For me, it’s very rare that I don’t start my day with coffee. I’ve tried a number of different methods, and most commonly use either a French Press or my Aeropress. Then I came across the GoSun Brew, and it seemed like it was wrapping up my electric kettle and French Press approach all in one, in a package that was ready to hit the road.
You see, the GoSun Brew relies on DC power connection, like you see in your car (or even on some larger generators or power banks). For me, it’s just my commuter car that I had for the test, so I waited until it wasn’t quite so cold outside. On a day with air temps in the mid-40s, it was time to fire up the car and make some coffee. Sure, you could run it off of the battery solely, but I wasn’t going to test if I’d end up with a dead car. Which was good, because while their product page claims a 10-minute run to get the water boiling, I went past 20 minutes to get things up to temp.
First thing was figuring out where to setup the GoSun Brew. I ended up placing it on the floor, because it would not fit into a cup holder with how the power connection comes out of the base of the mug. You’ll want it to be a sturdy, relatively flat spot, as once this starts boiling, it does rock a little bit. Now, a note on that. Once the brewer gets your water up to temperature, the red light at the base (next to the plug) is supposed to turn green, letting you know it’s ready. I saw it was boiling out of the top (you leave it open so pressure doesn’t build) and tested it with my thermometer, and saw a temp of 210 F. Since you really only need 203 F to make coffee, it was time to unplug things.
I took the GoSun Brew into the house, and got my grounds in. Which, if you have your water filled to the top, you’ve got a challenge. Those dry grounds want to float, so you need some sort of stirrer (I used a chopstick) to start blending it in. Then, when you screw on the top, if you’ve filled to the top, you’re really at danger of overflowing, with the space the grounds take plus the press plunger/filter. So, my recommendation here is to not get anywhere near the top fill line, to leave yourself some room.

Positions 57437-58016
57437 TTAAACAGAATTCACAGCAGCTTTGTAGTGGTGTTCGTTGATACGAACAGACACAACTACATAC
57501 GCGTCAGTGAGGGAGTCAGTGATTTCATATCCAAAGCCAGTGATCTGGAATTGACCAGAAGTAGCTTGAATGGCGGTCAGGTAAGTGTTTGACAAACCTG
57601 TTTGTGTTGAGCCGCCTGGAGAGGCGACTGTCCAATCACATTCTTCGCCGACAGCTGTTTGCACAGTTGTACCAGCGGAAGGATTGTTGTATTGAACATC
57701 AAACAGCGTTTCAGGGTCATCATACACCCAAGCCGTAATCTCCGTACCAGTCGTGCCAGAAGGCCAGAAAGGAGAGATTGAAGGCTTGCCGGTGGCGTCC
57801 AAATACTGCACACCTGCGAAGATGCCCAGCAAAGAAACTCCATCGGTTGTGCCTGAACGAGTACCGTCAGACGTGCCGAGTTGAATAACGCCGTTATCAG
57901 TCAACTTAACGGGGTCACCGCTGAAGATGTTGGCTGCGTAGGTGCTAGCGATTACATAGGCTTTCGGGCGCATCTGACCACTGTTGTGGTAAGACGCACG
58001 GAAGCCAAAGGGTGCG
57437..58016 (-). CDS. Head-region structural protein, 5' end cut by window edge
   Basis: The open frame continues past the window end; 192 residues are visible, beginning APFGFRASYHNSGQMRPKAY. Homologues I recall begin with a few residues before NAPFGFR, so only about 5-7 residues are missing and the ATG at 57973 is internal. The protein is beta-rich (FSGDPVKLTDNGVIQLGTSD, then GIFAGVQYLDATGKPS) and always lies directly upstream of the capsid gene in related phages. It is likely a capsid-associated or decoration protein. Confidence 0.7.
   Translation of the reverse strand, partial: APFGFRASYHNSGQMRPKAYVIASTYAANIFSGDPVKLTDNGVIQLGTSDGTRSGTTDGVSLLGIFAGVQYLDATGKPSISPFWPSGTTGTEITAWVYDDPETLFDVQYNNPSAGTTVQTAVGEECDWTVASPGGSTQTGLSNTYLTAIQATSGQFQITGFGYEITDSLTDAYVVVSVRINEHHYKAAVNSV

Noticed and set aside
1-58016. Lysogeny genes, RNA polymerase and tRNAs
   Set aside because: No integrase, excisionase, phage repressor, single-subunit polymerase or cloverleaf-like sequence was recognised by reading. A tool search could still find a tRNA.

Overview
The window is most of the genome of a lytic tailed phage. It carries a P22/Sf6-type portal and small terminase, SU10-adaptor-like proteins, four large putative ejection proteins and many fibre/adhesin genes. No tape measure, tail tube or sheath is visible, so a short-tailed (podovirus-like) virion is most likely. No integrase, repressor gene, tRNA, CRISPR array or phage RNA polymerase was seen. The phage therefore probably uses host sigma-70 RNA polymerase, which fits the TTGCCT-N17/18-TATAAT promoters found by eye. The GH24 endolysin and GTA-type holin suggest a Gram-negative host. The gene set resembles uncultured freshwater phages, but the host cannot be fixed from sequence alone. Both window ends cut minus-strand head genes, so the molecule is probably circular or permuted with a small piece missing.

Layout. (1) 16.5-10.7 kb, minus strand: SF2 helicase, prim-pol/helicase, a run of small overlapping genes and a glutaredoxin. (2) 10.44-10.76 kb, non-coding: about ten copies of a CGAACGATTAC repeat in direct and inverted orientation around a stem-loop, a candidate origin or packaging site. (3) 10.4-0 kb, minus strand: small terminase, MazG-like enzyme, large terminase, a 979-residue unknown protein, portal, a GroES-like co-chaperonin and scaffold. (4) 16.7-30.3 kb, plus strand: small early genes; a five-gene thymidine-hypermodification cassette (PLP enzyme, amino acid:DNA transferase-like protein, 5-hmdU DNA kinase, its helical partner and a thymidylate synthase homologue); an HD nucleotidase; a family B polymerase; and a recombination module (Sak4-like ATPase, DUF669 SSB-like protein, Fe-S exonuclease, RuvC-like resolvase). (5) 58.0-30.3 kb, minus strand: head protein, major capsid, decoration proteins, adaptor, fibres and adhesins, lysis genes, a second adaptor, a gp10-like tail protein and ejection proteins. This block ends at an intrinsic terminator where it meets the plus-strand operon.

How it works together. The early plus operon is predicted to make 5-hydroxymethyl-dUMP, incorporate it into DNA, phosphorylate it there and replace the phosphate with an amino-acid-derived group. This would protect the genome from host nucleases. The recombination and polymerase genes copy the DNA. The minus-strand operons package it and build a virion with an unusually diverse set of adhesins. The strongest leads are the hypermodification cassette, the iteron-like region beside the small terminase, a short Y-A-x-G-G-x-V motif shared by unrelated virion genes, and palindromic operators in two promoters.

After that, I waited my four minutes, pressed the plunger down, and voila, I had my coffee, about a half hour after I started. Now, aside from portable brewing, the GoSun Brew also wants to let you just go ahead and drink right from it. And yes, you most certainly can, along with the flap you can close down over the drinking spot. But is it water tight? No, it’s not – you cannot throw this in a bag and go.
This is due to how a French Press works. You push that plunger down, and the grounds are trapped at the bottom of the vessel, which means the top of the plunger (which does have a silicone ring to seal) cannot settle securely into the top of the lid. This is a solvable issue (just shorten the step a bit), and it’s really surprising that it was not caught in prototyping.
So, is the GoSun Brew worth it, particularly if you want fresh coffee on the road? For me, that answer is no. Between how long it took, that it didn’t shut off when it hit temperature, and that I can’t make a water-tight seal on the top once the coffee is brewed, that was just too many strikes. Now, as a last resort backup in case of a power outage, sure, then it can work in a pinch (but I could also use my camping stove to get it going). So, while the GoSun Brew definitely had a lot of promise, this is one I would wait to see what a second generation looks like. If you want to pick up a GoSun Brew, you’ll find it for $99 directly from gosun.co
Details from GoSun
- Width: 5 in
- Height: 9 in
- Weight: 4 lb
- Dimensions: 8.75″ x 2.75″
- Capacity: 16 oz
- Cable length: 8 ft
- 304 Stainless Steel
- BPA Free Plastic
- Power Output: 130W
- Power Input: 9-15V DC, DB-14 Connector